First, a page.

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Keeping Cockatiels As Pets

Cockatiels: Colourful, active, inquisitive birds that are easy to keep and look after. They originate from Australia and can live up to 20 years - so choosing one as a pet is a long-term commitment. Cockatiels like the company of their own species so are best kept in pairs or larger groups. If kept indoors they will need regular daily exercise outside their cage and are at their most active during the daytime, sleeping once it gets dark.


Cockatiels can be housed indoors in a large wire cage with a plastic base or outdoors in a purpose-built aviary. The cage should have some horizontal bars on it to allow climbing – this makes many round cages unsuitable. Bars should be no wider than 17mm apart to prevent escape. Kept outdoors, your aviary should allow room for the birds to fly around properly. Cockatiels kept indoors will need to be let out of their cage daily to exercise – make sure you keep all doors and windows closed when you do this. Covering the cage with a cloth at night will encourage your Cockatiel to settle down for sleep.

You should provide a bath for your bird, either fixed to the outside of the cage or a shallow bowl placed inside the cage – although some birds may prefer to be sprayed with tepid water instead.

Types of Cockatiel

Cockatiels come in a vast array of colours and markings. Common types are pied, pearl, and white faces. Colours are usually grey, cinnamon, lutino or albino.


Cockatiels in the wild eat a wide range of seeds, grains, and vegetation. A quality cockatiel mix makes a good basic diet although supplements may also be required such as cuttlefish which acts as a vitamin supplement, environmental enrichment, and also helps grind the beak down. Small pieces of fresh fruit and vegetables may also be given as treats and fresh drinking water should always be available. Certain foods can be harmful to your Cockatiel - avoid giving your pet lettuce, avocado, lemon, potato, or any sweets or drinks designed for human consumption.

Looking after your Cockatiels

Exercise & Entertainment:
Cockatiels are intelligent and inquisitive birds that enjoy playing and climbing, so toys are essential to stimulate them mentally and physically. Cockatiels can also be taught to mimic sounds and talk. If they hear the same words repeatedly from the same person they may pick them up and begin mimicking the words or phrases. Cockatiels often make loud repetitive noises – cock birds in particular.

With patience, Cockatiels can become quite tame although it is essential they are trained from an early age, and by one person only. The first step is to get the bird used to being stroked inside its cage – use a stick or perch, not your hands. Start by gently stroking its chest a couple of times a day, then encourage it to jump onto the stick. Next, repeat the whole process through the door of the cage rather than the bars. Finally, repeat again, using your hands this time instead of the stick. This is a gradual process that may take several weeks but usually works in the end.

To pick up your Cockatiel, ensure your palm covers its back and wings while your middle and index finger surround the bird’s neck. Be gentle – Cockatiels will bite if they feel stressed. If catching an aviary bird use a padded rim net and never try to catch it in mid flight - always wait until it is perched safely.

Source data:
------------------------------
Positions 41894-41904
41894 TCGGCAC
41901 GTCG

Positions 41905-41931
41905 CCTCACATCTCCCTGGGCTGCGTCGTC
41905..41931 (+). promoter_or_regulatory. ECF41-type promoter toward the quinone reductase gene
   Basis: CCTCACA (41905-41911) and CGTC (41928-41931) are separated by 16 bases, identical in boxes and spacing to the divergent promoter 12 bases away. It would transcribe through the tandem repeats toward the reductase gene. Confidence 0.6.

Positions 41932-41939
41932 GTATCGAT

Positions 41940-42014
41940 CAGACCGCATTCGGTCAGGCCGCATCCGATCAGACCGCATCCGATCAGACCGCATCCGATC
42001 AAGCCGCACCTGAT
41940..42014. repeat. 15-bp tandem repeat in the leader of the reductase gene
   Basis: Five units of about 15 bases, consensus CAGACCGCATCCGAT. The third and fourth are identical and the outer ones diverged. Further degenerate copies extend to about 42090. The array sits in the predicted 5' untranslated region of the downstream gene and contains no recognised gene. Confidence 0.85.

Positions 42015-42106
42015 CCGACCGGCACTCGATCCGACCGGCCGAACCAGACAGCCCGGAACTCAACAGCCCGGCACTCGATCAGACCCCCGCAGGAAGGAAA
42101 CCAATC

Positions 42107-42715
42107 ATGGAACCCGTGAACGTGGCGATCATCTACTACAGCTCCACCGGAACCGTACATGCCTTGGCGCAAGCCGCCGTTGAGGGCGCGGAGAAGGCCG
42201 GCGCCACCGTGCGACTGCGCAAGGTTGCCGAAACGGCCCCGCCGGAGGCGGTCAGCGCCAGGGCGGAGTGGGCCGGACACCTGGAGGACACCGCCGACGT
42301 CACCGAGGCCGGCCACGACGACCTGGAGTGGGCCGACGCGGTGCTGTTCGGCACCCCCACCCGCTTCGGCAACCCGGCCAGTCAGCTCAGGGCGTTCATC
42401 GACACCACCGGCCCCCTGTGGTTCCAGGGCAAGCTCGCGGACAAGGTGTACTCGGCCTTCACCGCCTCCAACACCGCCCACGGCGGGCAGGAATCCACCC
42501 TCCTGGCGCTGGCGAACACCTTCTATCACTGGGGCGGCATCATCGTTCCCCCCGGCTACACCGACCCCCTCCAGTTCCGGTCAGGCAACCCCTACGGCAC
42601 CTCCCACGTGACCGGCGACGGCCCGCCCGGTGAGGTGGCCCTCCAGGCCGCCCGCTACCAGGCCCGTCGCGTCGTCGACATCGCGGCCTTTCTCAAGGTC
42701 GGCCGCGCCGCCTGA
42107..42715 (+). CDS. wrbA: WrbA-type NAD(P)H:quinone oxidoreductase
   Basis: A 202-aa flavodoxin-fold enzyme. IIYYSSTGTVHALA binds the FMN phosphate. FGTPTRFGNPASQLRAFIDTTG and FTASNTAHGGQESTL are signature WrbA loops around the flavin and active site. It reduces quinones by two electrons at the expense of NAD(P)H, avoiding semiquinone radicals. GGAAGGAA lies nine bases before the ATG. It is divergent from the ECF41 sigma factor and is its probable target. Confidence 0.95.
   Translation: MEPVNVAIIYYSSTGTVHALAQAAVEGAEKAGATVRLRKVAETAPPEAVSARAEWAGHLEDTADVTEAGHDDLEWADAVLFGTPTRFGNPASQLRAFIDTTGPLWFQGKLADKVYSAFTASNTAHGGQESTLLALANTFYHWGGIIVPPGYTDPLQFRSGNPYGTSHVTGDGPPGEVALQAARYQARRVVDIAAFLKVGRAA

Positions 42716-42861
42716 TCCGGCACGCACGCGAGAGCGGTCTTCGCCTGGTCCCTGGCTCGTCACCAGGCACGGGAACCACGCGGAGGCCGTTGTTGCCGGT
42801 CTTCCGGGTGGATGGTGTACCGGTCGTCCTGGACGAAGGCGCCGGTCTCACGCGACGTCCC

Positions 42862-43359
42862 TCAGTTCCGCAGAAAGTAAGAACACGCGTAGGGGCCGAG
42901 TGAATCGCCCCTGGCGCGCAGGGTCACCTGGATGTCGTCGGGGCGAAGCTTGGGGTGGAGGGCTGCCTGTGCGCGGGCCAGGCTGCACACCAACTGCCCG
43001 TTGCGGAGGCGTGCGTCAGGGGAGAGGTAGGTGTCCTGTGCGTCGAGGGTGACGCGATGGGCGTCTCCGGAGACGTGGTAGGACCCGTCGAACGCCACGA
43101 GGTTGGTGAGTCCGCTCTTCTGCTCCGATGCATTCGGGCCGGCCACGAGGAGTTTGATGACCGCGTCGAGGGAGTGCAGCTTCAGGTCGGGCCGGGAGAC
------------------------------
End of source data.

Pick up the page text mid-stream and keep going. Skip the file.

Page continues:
Cockatiels can be mated from about a year old and will produce a clutch of 5-6 eggs in about 19 days. As with all pets, breeding Cockatiels requires much commitment of time and effort. It is recommended that you therefore seek expert advice and do appropriate research before considering keeping a breeding pair and only if you’re certain you can find good homes for the babies.

Tips for a happy healthy Cockatiel

Cockatiels are not solitary birds by nature, so will always prefer the company of their own kind. They can be kept in pairs (hens with cocks) although if just keeping a few birds together, either sex should be fine. For larger aviaries it’s usually best to keep more hens than cocks – otherwise the cock birds may fight over the hens. You can also mix pairs of Cockatiels with other small parakeets such as budgerigars although if kept in a breeding aviary you shouldn’t mix more than 2 species.

Cockatiels can catch Scaly Beak, a contagious condition that requires immediate treatment by a vet. Excessive moulting can be caused by temperature fluctuations or stress. As with all birds, if you are worried about any aspect of your Cockatiel’s health, seek advice from an Avian veterinarian. For a healthy life, your Cockatiel needs the following:

  • A good balanced diet with no sudden changes
  • Plenty of toys to keep them amused
  • Water bottle and feed bowls cleaned daily
  • Their nails clipped several times a year – ask your vet for advice
  • A daily bath – essential for their preening activities
  • Regular exercise outside their cage

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Every owner has a duty of care towards their animal. People should not take on the responsibility of keeping a pet unless they have the means to provide it with appropriate care and attention. This includes providing specialist treatment in the case of sickness or injury to prevent unnecessary suffering. Owners should arrange for their animal to be taken to a vet as soon as it becomes ill and be prepared to pay for any treatment themselves.
Pet Retailers Association - a division of the Pet Industry Federation
Pets World is a member of the Pet Retailers Association - a division of the Pet Industry Federation.
Our own pet care policy is additional to the Pet Retailers Association policy, which we adhere to by being a member.

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